Hardeners, how do they work?

Discussion in 'Black and White' started by carl_bowser, Nov 26, 2001.

  1. I have need for information about hardners, the purpose they
    serve, conditions under which they should be used (and not),
    how the process of hardening works, and by what criteria
    hardeners are measured. Is a hardened emulsion one with a
    lower water content? How do various hardening agents actually
    work to produce a hardened emulsion?

    <p>

    If you could I'd appreciate pointing me any technical information
    about how the hardening process works (chemistry, rate of
    hardening effects, proper use, alternate hardening processes,
    etc.)

    <p>

    Thanks
     
  2. I have a very brief description of gelatine hardening on my page of hardener formulas. The URL is too long to post here, but you can go to the bottom of my Articles page and click on "Hardening Solutions for Film and Paper."
    Essentially, gelatine hardening prevents the emulsion from swelling and increases its melting point. My information comes from "Fundamentals of Photographic Theory" by James and Higgins. I have read somewhere that a hardened gelatine layer doesn't necessarily have less water in it, just stronger bonds between the long strands of protein molecules, but I don't have a reference for that bit of information and can't guarantee its accuracy.
     
  3. From Richard Knoppow on USENET:<br><br>
    The hardener hardens the gelatin improving its ability to cope with
    rough handling during washing. The usual hardening agent in fixing
    baths is Potassium Aluminum Sulfate, ususally called "Alum". The
    hardening action reduces the amount the gelatin can swell when it
    absorbs water and increases the temperature at which it
    melts.<br><br>
    Most modern film emulsions are very effectively hardened in
    manufacture and don't really need the additional hardening in the
    fixing bath.

    The presense of Alum tends to bond hypo and its reaction products to
    the emulsion so it slows down washing. The use of a wash aid like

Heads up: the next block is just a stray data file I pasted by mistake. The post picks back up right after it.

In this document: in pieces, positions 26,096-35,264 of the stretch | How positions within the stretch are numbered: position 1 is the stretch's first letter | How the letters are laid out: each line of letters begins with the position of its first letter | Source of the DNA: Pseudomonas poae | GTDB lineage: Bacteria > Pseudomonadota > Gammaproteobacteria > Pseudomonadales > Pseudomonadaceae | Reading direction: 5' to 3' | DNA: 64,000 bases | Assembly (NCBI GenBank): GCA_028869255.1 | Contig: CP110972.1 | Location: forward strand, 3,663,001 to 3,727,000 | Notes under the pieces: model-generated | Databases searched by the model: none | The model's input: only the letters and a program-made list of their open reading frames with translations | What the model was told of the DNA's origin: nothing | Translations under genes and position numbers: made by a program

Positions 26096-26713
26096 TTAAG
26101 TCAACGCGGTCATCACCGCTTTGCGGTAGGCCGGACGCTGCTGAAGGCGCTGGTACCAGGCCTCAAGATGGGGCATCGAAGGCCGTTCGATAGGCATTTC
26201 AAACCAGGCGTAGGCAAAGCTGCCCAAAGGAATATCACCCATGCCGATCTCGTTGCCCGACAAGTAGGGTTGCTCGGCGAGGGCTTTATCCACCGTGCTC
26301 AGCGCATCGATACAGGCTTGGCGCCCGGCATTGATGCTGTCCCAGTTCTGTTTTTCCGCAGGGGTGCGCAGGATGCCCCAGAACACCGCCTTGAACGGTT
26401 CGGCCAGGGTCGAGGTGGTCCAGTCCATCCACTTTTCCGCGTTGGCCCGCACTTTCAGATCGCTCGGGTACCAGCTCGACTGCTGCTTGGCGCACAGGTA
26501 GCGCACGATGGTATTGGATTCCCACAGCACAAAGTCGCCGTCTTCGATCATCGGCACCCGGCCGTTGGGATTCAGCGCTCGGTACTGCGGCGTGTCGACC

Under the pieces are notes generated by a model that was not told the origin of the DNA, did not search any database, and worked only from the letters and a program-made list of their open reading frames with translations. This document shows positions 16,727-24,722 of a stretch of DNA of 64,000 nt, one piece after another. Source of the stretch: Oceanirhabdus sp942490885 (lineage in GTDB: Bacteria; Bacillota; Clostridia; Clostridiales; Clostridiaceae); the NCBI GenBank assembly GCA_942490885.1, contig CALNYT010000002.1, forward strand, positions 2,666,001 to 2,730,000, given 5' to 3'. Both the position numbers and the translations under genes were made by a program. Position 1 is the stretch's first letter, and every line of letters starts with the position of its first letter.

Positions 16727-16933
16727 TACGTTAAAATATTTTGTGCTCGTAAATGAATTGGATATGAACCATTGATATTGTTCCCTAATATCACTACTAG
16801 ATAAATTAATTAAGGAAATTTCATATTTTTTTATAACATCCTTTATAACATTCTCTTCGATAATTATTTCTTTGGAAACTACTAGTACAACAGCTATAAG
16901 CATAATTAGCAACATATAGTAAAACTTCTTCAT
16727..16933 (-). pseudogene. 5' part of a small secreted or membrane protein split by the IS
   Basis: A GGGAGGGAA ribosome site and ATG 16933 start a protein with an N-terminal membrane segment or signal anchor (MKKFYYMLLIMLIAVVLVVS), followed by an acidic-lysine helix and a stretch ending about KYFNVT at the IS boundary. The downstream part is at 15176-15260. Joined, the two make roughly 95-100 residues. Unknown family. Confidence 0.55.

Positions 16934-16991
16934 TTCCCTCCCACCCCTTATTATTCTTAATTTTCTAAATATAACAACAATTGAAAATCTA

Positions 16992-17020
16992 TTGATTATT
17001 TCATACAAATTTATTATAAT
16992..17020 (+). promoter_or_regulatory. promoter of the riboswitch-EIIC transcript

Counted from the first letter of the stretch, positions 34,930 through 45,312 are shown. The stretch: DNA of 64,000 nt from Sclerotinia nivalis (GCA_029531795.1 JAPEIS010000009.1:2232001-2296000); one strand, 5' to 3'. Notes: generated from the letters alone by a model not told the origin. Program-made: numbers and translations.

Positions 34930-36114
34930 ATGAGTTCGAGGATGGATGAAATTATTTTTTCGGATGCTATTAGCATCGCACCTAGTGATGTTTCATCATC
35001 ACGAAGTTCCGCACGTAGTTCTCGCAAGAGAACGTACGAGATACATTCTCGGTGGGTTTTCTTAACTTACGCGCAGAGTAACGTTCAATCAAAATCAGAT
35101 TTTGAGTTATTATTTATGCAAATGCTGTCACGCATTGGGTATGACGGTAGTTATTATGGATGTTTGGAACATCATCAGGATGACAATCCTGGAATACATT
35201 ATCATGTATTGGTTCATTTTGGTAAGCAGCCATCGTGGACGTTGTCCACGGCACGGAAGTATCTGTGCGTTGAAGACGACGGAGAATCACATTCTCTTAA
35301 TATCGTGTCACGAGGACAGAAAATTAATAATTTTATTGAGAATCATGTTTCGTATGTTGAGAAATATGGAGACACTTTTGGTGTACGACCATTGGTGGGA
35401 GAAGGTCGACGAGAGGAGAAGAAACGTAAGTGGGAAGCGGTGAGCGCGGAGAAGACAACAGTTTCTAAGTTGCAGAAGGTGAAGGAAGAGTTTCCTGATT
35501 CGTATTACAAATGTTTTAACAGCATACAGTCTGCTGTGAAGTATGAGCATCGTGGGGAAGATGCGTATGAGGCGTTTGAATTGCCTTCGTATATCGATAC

Kodak Hypo Clearing Agent breaks the bond and allows much faster
    washing. For film, the washing becomes about as efficient as if no
    hardener had been used.

    It is often recommended that fixer without hardener be used for
    fiber-based paper or for paper of any type which is to be toned. It
    seems that even when a wash aid is used the hardener may affect the
    color produced by the toning.
    \
    Packaged powdered fixing baths all contain hardener. Most packaged
    liquid fixers have the hardener in a separate container so it can be
    added or not as you choose. Ilford sells a liquid fixer for paper
    without hardener.<br><br>
    From Doug Nishimura:<br><br>
    Among other things they found that the pH of the emulsion after
    fixing had little to do with washing rate. It had been thought that
    the low pH left by hardening fixers slowed down washing.

    Theory says that pH should have an effect, but I'm willing to bet
    that it's so trivial
    that its contribution is lost. Gelatin is a protein and is therefore
    is a long chain
    of amino acids strung together. There are thus two major groups
    hanging off the sides
    of the chain -- amino groups (-NH2) and carboxyl groups (-COOH). If
    we had sodium
    carbonate and we tossed it into water, the carbonate ion would react
    with acids and
    therefore we would call it an alkaline. The -NH2 groups on gelatin
    can behave the same
    way and will react with acids to form -NH3 groups with a + charge.
    The -COOH groups
    can similarly behave as an acid to form -COO (with a minus charge).
    So if we put pure
    gelatin into water, there is a competition between the -NH2 and -COOH
    groups (one
    behaving as an acid and the other as an alkaline.) Ultimately pure
    gelatin in pure
    water behaves as an alkaline. If we start adding alkaline, more of
    the -COOH groups
    react and if we add acid, the -NH2 groups react so gelatin can behave